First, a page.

Shortage of crew is yet another hurdle for cruise restart

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A crew member serves food on the MSC Grandiosa. MSC was the first large ship line to launch sailings during the pandemic.
A crew member serves food on the MSC Grandiosa. MSC was the first large ship line to launch sailings during the pandemic.

As cruise ships prepare to launch service again this summer, they are faced with a potential shortage of crew for their fleets, members of the industry said this week.

Speaking during a Seatrade virtual event, Bernhard Stacher, vice president of global hotel operations for MSC Cruises, said that most crew members are eager to come back to work, but the discrepancies in vaccine priority, in addition to a slowdown in visa issuance in the EU, combine to stymie the company's ability to bring crew to their ships. 

And those are not even the biggest issues. 

"It's vaccines, it's visas, but first and foremost, if you're talking one to three ships we have enough crew members for sure; for 10 ships, I'm sure we're still good," he said. "But ... there are a lot of crew members that probably looked elsewhere [for work]. Because it's been a year, and if they were successful and found something else to do, they are not available anymore."

Stacher said that MSC, like other lines, has reached out to all of its former crew and tried to engage them.

"But there is a real possibility that we have to hire new talent into our organization because we lost a lot of our old talent," he said. "That's real." 

Dietmar Wertanzl, CEO of CMI Leisure Management, which provides hotel and hospitality services to expedition cruise ships, said CMI will have to staff three new vessels for the Antarctica season in addition to the ones it already manages, meaning it will have to hire 30% more crew members.

"That will be a challenge," he said. "Finding hotel crew will be the biggest challenge for all of us."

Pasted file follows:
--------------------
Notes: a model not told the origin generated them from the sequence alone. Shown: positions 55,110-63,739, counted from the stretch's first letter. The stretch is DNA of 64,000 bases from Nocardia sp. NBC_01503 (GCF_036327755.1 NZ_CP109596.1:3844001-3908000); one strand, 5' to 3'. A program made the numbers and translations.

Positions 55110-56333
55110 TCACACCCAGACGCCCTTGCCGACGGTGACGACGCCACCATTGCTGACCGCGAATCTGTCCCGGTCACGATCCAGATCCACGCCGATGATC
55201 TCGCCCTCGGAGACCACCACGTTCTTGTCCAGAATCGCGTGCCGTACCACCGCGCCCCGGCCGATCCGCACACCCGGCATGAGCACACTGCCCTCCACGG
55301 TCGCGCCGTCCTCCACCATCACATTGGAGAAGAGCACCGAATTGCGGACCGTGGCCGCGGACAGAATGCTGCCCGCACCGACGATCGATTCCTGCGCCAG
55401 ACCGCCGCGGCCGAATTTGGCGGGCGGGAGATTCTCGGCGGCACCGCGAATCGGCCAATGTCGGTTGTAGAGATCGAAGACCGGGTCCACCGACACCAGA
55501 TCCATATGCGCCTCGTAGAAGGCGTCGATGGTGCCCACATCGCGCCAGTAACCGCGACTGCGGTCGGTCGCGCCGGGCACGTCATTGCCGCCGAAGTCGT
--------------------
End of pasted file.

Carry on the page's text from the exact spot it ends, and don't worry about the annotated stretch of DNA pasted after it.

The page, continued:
Wertanzl said that "people need to make a living" and that although many might have gone to hotels where they are open, he remains positive they will come back.

"I think 90% of people will come back," he said of his own crew. "Yes, there is a risk that they might pursue hotel and restaurant jobs on an interim basis, but we strongly feel that they will return once we are back in business."

A crew member uses electrostatic spraying to deep clean the MSC Grandiosa.
A crew member uses electrostatic spraying to deep clean the MSC Grandiosa.

Vaccine availability concerns

For crew who do want to be back at sea, vaccine inequality could slow their return.

The U.S. is among the nations with the highest percentage of its population that has received at least one dose -- about 36% as of April 13 -- but most nations are far below that, including many where cruise ship crew live.

In the Philippines, that number is 1%. 

Jacques Van Staden, vice president of food and beverage for MSC, said on the Seatrade panel that when it comes to vaccines, "at the end of the day, it's simple mathematics: It's America first, then the rest of the world. The only thing we can ask for is that countries like the Philippines, or Indonesia and India, put seafarers on top of the priority list."

Wertanzl said most countries have not prioritized seafarers for inoculation and that the Philippines only recently gave them higher status to get the shots, but that its main vaccination program does not launch until June.

"It is still a challenge for us to get them all vaccinated if we operate within the next 90 days," he said, adding that for CMI, "we should be fine" for the winter and fall seasons.

Beyond getting shots in crew arms, Stacher pointed out that not all countries accept every vaccine. China, for example, prioritizes arrival visas for those with vaccines made in China. Others must undergo additional scrutiny.

"If I have an injection in Asia and it isn't recognized on the other side of the world, that's a problem," Stacher said. "It's a minefield of different countries and different regulations -- it's not easy for anybody who runs a global business, that's for sure." 

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